OK, apologies for being a bearer of bad news. **Bearing in mind that as mentioned, the 'ringbone' might not actually cause her much grief for a fair while at least, also with only a few pics & little info to go on, maybe not quite as it seems... So, first 'port of call' I would absolutely, as Jaydee suggested, have a good equine vet come check her out & xray, to see for sure what the extent of the damage is. How old is the horse & what is her history?
Also get the horse well trimmed, to get her feet in better shape - I'd do all that before I'd consider doing any jumping or such with her. I'd actually only ride/work the horse lightly & on yielding footing until her feet are in much better shape.
Now, first the foot question. As said in your other thread, rings & ridges like that are commonly diet/metabolic related, but can be from other causes too, including mechanical. As they are relatively uniform on all feet, pretty frequent, I would be thinking it's systemic. But there are also some pretty significant mechanical issues as well, which will be able to be corrected with good hoofcare & management.
I've drawn on your pics to emphasise the 'ledges' above the coronary borders on all feet, and also that the rear of the hoof walls, in fores at least, are up high on the lateral cartilages - there's little 'foot' above the walls at the heels! Which indicate the hoof walls are pushed up around the internal structures, or, alternately, you can think of it as the foot/bones have 'sunk' or dropped low within the capsule. This is unfortunately common, from horses being left peripherally loaded, be that bare or rim shod, particularly if on hard footing - that means, hoof walls are taking the brunt of the horse's load, with little or no support underneath the foot. Trimming to load the soles & frogs more(tho that may mean she needs padded boots or such even on yielding footing for a time, esp if they're really weak/thin) and keeping walls level with the sole & frequently enough trimmed so they don't overgrow will relieve them & allow them to start to 'relax down'.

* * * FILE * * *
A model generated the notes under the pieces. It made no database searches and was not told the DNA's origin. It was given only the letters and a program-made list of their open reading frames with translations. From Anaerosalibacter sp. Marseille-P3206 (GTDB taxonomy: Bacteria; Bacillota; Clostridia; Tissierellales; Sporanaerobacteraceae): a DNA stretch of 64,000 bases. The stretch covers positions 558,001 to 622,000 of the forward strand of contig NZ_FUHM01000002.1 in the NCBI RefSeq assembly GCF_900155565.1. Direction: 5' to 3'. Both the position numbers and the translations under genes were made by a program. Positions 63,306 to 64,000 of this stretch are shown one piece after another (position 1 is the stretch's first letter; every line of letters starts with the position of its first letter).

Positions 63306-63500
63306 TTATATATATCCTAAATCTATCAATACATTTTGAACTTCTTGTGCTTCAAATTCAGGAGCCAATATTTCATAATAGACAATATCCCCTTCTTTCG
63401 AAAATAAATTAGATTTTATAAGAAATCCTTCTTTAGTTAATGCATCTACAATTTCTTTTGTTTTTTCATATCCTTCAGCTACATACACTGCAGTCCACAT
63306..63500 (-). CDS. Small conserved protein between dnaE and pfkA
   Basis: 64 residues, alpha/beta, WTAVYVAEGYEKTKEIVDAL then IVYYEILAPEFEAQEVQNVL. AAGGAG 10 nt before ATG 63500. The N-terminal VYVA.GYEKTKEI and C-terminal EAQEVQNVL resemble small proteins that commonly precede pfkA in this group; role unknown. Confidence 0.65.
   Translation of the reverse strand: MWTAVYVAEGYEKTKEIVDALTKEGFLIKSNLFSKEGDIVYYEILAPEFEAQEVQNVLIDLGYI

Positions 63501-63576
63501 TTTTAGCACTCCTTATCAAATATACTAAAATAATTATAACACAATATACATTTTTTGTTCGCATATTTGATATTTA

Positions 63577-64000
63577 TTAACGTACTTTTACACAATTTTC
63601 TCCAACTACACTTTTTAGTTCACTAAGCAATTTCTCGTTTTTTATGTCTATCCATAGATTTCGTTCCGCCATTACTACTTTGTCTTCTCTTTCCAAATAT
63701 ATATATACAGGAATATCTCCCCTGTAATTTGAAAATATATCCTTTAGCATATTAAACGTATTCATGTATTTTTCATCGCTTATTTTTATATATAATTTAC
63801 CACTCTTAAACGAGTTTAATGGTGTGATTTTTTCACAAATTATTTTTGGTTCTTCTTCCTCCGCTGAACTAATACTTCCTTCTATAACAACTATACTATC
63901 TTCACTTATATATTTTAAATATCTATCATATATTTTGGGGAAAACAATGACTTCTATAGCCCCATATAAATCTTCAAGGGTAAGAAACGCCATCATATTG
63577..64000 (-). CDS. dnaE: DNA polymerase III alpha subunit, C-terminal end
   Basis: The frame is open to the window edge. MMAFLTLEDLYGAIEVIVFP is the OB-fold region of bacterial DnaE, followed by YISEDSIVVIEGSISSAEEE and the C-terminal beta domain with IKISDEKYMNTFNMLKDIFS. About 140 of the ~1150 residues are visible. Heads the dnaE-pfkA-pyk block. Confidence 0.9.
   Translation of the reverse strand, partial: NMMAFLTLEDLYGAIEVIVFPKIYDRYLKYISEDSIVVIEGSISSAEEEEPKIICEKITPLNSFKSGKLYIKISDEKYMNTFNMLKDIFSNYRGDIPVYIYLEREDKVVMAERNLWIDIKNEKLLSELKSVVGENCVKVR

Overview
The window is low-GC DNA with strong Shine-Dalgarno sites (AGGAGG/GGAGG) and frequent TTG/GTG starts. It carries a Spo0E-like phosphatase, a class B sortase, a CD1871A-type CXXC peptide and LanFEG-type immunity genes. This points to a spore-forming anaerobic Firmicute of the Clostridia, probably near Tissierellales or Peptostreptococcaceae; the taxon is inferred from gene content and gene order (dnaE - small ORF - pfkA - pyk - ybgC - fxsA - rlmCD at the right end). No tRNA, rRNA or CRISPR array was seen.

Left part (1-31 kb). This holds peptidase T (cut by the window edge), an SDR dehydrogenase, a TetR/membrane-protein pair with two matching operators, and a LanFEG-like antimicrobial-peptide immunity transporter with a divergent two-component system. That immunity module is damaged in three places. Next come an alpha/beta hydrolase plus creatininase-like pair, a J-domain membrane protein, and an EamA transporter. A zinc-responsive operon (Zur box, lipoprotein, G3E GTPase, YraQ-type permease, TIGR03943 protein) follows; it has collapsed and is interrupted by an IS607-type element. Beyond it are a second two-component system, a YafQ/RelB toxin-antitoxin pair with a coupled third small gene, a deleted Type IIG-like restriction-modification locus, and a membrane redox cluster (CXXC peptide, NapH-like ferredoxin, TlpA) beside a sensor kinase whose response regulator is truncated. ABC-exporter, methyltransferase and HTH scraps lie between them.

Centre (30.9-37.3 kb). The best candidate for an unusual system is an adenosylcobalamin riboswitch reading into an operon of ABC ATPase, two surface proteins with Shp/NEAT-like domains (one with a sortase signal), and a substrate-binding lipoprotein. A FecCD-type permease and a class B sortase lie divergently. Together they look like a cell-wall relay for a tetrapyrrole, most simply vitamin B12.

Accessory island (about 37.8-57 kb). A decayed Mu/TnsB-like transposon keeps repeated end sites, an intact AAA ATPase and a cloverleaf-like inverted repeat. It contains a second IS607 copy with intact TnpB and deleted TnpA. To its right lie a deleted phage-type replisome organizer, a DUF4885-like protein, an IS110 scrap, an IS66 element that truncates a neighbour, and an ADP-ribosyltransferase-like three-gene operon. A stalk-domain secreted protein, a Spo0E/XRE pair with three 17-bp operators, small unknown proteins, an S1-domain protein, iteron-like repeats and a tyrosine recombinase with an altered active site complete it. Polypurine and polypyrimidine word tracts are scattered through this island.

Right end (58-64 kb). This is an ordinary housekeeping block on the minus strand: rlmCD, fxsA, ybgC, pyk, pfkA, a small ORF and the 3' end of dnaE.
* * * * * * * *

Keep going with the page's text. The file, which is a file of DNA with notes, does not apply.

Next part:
I've also drawn on, to emphasise the long & 'run forward' heels of the fore feet. Can't tell from these angles whether/how much the toes may also be run forward, but I'm guessing they are, despite being relatively straight. I've also emphasised the significant quarter flares on the right hind, and flare to the medial side of left fore. All that can also be corrected with good farriery.
Now for the legs... second pic is where I've emphasised lumps & bumps - aside from blatantly obvious ones on right hind fetlock. If they're hard lumps, they're osteo arthritis - calcification - and on the fetlock this is called 'ringbone'. You can do some reading about ringbone & here is one web page for starters; https://barehoofcare.com/index.php/h...rehab/ringbone
There are some lumpies above the fetlocks too - tho I'm guessing it's an old fence injury on the right hind cannon. The left knee especially looks funny, but as mentioned earlier, could be just from the high/weak heels causing her to be 'over at the knee', so good farriery could correct that too.